And in that kind of break in the action, I remembered a thing or two about the work that I do and I was realizing this is not helpful. He’s on my team. That was the thing I was trying to remember. He’s on my team. I hate this moment, but he’s on my team, and how can I enlist his support? And I knew that I needed to make an apology or repair around how hot I had come in, how amplified I’d been. But it’s hard for me to offer an apology. I think I get, when I become aware that my tone has been harsh, I feel ashamed of that and it’s hard for me to apologize.

So, we’re in the bathroom and trying to figure out where we’re going to pick this thing up, and out of the corner of my eye, I see our toothbrush holder. And he and I are the only two people who use this toothbrush holder, but jammed into this thing are no less than eight toothbrushes. And in that moment, I was just, like, “What the fuck?” Like, what is this? Suddenly, like, how the entire nature of our marriage, like, this is so ridiculous. Like, none of it makes sense. It’s all really hard. We’re doing the best we can.

And so, I did what John Gottman would say was, like, a little verbal white flag. I was just, like, “Babe, what is going on with this toothbrush holder?” And he’s like, “Yeah, I don’t know.” And I said, “Which one do you use?” And he said, “I use the pink one.” And I was like, “No, you don’t. I use the pink one.” And he says, “No, I use the pink one. I know you do. You get up before me most days and so then the pink one is moist. And so, I really like to use the pink one because it’s moist.”

So in that moment, I realize also that we share the same toothbrush and I was just done. I was, like, this is all so ridiculous. We’re doing the best we can. This is us. This is what we’re trying to hold and navigate and I felt this surge of compassion for me, empathy for him, and just the sense that we’re doing the best we can.

Shaun Galanos: I love that. I love that sometimes it’s a little moment like that that can really pull you out and reconnect you with your partner. A little white flag.

Dr. Alexandra Solomon: And when one person does a little white flag, it’s super helpful and the other person can honor that. He saw that I was trying.

Shaun Galanos: Because some people just take that little white flag and rip it up into shreds and just keep going.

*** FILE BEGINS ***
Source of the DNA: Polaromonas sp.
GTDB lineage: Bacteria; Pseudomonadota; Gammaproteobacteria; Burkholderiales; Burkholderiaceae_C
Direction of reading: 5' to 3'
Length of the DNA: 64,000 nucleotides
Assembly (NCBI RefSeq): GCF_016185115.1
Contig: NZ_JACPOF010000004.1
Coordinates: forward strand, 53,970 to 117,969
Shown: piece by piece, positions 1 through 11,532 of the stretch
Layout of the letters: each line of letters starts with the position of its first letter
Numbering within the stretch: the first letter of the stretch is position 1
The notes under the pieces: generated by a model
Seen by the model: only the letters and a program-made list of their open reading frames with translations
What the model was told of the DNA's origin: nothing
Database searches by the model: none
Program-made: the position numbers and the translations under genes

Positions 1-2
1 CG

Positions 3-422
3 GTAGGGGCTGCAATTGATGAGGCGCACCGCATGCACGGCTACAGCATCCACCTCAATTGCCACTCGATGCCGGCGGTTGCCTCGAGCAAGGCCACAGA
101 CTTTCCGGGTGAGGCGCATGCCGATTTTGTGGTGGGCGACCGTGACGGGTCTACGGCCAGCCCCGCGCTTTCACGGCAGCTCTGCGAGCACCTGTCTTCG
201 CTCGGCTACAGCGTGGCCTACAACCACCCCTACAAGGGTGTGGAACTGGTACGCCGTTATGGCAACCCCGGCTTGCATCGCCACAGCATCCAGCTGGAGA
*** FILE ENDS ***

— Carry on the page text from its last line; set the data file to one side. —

Dr. Alexandra Solomon: “What are you doing? We’re trying to have a serious conversation here.”

Shaun Galanos: “Don’t change the subject.”

I have two questions for you. What is a way in which your life turned out differently than you thought it would?

Dr. Alexandra Solomon: Oh, my gosh. I don’t know that I knew that I would be somebody who be able to be married for as long as I am married. I grew up in a family with quite a bit of relational struggle and challenge and I think I had, in some ways, the cards stacked against me in terms of being able to create and nurture something that feels good and healthy. So, I think that’s different than maybe I would have, at 14, known was possible for me. To me, all of the therapy I’ve done and my commitment to being a love nerd is kind of how that happened.

Shaun Galanos: Beautiful. You’re a miracle. You’re a marriage miracle. I’ve got one more question for you. I sometimes give free love advice. Well, actually, I do it every week but I sometimes bring a sign. And I put it on the street and I sit there, sometimes with my microphone, sometimes not, just as a way of giving back and as a way of connecting with people with different struggles. One of the hardest questions that I get is, “What is love?” And I never really know how to answer it. So, I’m giving you the one that I have a hard time answering.

Dr. Alexandra Solomon: Beautiful. Well, I know it’s a verb. I know it’s a verb that it has to be enacted and practiced. My favorite definition of love is from Bell Hooks, who’s one of my favorite feminist authors, and she wrote a book called “All About Love” and she uses a definition that she got from M. Scott Peck, who’s an old-time,1980s, one of the initial self-help gurus, and his definition of love is that it is the ongoing commitment to the spiritual growth of another person and that it is a relationship of constancy.

And the two pieces of that I love is that loving somebody means bearing witness to the continuing evolution of their soul and that there’s no way of loving somebody without that constancy. “I was here yesterday for you. I’m here today for you. And I’ll be there for you again tomorrow.” That constancy, that commitment that so many of us fear and struggle with, loving somebody requires us to put both of our feet in and say, “I’m here and I will be here.” That that’s what helps us create that container that’s safe enough to be vulnerable.

Shaun Galanos: That is also one of my favorite definitions of love.

Dr. Alexandra Solomon: It’s a good one.

Shaun Galanos: Care, compassion, respect, and the ongoing support of your spiritual development. Can’t really find a better one. Where can we find you?

Dr. Alexandra Solomon: Well, the best place is on my website, dralexandrasolomon.com, and on that website, you’ll find my social media. The social media venue that I enjoy the most is Instagram. I love quotes, and so, I’ve got quotes and those little sort of microblogs on Instagram. And on my website, there’s longer articles and lots of resources, books that I have loved about love and sex and parenting. So, there’s a lot of information there.

Shaun Galanos: Also where to get your book is on Amazon and also on your website.

Dr. Alexandra Solomon: Absolutely. Amazon, Barnes & Noble. I love when people send me a picture of my book on the shelf in Barnes & Noble. I always just like delight in seeing my baby out in the world in all these different bookstores. It’s really fun.

Shaun Galanos: Thank you so much. I really, really appreciate you and the work that you’ve done and the time that you’ve given me. It means a lot.

If you liked this episode, you’ll love this one:

Shaun Galanos

Shaun Galanos is a love coach and course creator. He teaches communication and intimacy tools for better relationships and more love.